He truly is a tween, striving to keep up with his older brother while still clutching his youthful innocence. He is the ultimate Peter Pan, declaring frequently that he will never move away from home. Yet he wants to soar among teenage eagles at the nearby basketball court whenever he sees a pickup game brewing. By our measure, he’s still in need of some shelter, but there’s only so much that we can provide for so long.

I’m still wrestling with his explicit request. He followed it up with an one-line email a few days later: “Can I get the explicit version of Castles by B.O.B.?” I’ve continued to stall, because he already bought the clean version, so it’s not about getting that particular song (though I’m not a fan of its drug references, regardless of language). I recognize that his real aim is to shed some shackles. The decision rests on whether we think he’s ready to be responsible with music that has more adult themes and language while continuing to refrain from course behavior himself.

I don’t want to stop Mason from ever swearing. A well-executed curse word can create just the right amount of shock, and/or emphasis in the right situation. I just want to prevent his younger brother, Benjamin, 7, from starting too soon. I had thought the parenting training wheels provided by Sam, our teenager, would better prepare us for how to handle these moments of independence exertion by either Mason or Ben. But the cascading education we had expected from raising three boys that are roughly the same years apart never has materialized. Every situation remains a new one, given their three very different personalities.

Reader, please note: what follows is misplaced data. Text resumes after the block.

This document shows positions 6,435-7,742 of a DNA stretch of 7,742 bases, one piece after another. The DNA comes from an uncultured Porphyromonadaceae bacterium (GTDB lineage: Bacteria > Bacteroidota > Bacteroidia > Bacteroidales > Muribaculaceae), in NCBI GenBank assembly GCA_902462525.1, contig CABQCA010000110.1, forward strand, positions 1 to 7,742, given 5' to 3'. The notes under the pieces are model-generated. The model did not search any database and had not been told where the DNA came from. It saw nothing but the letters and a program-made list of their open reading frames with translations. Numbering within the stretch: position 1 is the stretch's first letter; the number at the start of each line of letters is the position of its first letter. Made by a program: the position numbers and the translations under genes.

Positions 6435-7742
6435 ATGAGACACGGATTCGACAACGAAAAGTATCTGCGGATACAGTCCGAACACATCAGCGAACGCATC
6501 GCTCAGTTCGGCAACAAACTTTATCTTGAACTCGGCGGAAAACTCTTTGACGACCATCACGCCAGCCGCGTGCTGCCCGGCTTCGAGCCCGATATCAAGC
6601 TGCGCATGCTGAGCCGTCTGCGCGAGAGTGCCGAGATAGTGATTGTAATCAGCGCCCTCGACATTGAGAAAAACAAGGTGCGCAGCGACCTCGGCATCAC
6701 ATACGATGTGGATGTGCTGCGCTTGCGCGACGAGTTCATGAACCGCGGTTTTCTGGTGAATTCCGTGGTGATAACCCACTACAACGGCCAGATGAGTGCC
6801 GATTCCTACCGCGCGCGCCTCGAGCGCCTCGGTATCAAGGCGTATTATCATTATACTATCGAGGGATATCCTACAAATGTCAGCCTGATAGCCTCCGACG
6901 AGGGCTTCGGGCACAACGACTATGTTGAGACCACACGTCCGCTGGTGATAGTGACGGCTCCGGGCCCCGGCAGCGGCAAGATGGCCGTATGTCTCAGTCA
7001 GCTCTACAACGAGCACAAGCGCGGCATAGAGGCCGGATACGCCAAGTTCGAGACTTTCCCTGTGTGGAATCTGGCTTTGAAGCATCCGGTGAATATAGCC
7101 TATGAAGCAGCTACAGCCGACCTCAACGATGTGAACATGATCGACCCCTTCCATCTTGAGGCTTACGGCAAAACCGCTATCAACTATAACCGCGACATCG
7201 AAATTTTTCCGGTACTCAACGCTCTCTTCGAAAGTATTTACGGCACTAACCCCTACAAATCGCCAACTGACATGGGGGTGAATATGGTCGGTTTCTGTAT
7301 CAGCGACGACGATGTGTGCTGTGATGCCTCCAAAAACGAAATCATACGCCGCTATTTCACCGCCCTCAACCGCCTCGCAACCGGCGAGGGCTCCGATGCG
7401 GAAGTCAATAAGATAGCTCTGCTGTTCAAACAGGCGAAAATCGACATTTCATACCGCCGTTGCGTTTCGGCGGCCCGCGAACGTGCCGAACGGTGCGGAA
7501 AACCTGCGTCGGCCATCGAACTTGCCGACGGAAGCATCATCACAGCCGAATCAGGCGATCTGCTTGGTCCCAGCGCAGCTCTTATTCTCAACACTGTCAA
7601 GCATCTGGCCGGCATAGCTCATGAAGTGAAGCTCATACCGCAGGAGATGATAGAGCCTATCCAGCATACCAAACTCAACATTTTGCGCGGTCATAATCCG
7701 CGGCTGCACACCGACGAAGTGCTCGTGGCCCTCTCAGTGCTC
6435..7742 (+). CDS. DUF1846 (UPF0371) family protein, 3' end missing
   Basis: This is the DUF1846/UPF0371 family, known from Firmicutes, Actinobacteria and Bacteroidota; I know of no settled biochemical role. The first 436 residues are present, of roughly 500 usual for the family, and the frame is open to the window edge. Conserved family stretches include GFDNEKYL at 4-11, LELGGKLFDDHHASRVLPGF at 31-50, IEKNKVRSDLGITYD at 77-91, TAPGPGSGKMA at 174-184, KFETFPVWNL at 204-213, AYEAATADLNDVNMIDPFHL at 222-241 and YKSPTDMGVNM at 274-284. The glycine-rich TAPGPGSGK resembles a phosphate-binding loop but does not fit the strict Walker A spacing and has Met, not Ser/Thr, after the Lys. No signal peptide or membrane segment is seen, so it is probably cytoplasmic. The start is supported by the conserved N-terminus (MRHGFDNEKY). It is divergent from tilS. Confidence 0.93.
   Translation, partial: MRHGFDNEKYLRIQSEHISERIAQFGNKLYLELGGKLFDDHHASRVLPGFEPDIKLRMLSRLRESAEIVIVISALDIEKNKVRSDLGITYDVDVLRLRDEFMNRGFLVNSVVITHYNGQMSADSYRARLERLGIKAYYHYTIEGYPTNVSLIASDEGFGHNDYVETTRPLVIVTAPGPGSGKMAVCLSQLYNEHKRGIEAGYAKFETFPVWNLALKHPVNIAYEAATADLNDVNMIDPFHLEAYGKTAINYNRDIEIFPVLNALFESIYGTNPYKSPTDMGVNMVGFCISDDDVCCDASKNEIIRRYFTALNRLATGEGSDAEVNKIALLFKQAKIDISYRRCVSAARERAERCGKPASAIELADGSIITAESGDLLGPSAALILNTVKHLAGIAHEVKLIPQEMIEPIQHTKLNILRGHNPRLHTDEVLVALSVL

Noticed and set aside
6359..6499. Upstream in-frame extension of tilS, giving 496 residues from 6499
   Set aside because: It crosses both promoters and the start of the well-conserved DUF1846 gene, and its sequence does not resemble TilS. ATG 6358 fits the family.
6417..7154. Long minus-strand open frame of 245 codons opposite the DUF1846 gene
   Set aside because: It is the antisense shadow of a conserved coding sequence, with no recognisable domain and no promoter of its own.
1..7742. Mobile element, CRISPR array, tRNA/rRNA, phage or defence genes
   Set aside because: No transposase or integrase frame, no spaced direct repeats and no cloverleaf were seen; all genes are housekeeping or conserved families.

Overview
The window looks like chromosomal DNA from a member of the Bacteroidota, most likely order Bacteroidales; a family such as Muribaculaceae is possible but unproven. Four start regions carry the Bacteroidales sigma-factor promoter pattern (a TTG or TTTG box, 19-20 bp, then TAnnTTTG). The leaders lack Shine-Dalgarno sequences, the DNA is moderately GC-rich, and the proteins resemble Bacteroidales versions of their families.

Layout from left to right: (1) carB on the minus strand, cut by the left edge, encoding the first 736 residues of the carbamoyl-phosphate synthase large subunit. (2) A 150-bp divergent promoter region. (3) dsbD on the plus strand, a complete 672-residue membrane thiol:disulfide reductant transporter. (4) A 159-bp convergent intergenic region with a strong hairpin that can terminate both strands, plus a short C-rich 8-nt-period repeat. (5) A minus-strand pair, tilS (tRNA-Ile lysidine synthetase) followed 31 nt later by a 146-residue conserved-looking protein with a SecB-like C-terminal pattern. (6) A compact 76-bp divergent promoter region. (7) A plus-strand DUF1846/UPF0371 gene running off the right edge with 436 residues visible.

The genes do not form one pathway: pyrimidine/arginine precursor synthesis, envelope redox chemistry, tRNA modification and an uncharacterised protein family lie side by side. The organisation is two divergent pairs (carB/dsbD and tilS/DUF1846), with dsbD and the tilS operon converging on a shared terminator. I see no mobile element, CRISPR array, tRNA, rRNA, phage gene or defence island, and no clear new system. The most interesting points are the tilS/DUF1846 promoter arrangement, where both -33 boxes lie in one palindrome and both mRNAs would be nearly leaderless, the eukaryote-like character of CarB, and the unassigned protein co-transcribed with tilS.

I want them to be free-spirited, of course. I want them to be brash in the right circumstances. I wish everyday they would be more expressive, conversant and mature. But I also want to preserve their innocence for as long as possible. There will be plenty of time for them to face the evils — benign and malignant — of the world. It need not start on their iPod.

Not to be rude, but no offense

It is not rude to deny entry to anyone without a key
Photo by Kate Tomlinson

Benjamin was firing up the Wii this morning, and “The Imperial March” was at a pretty high volume when “Lego Star Wars: The Complete Saga” was ready for play.

“Where’s the remote?” he shouted.

“Next to the TV,” I replied from the kitchen.

“It’s too loud.” he said.

“…then you’re too old.” I added instinctively.

“I’m not old!” he shouted indignantly. “You’re old!”

Pause.

“No offense…” he added.

That addendum is commonplace in our house these days, though it’s usually said as a preface.

“No offense, Dad, but….” Even better is “I don’t mean to be rude, but….” There’s always a but.

The good news is they are trying to be polite and truthful — two behaviors we are working hard to promote. We are realizing, however, that those two altruisms may not always peacefully co-exist.

File under “Be careful what you wish for.”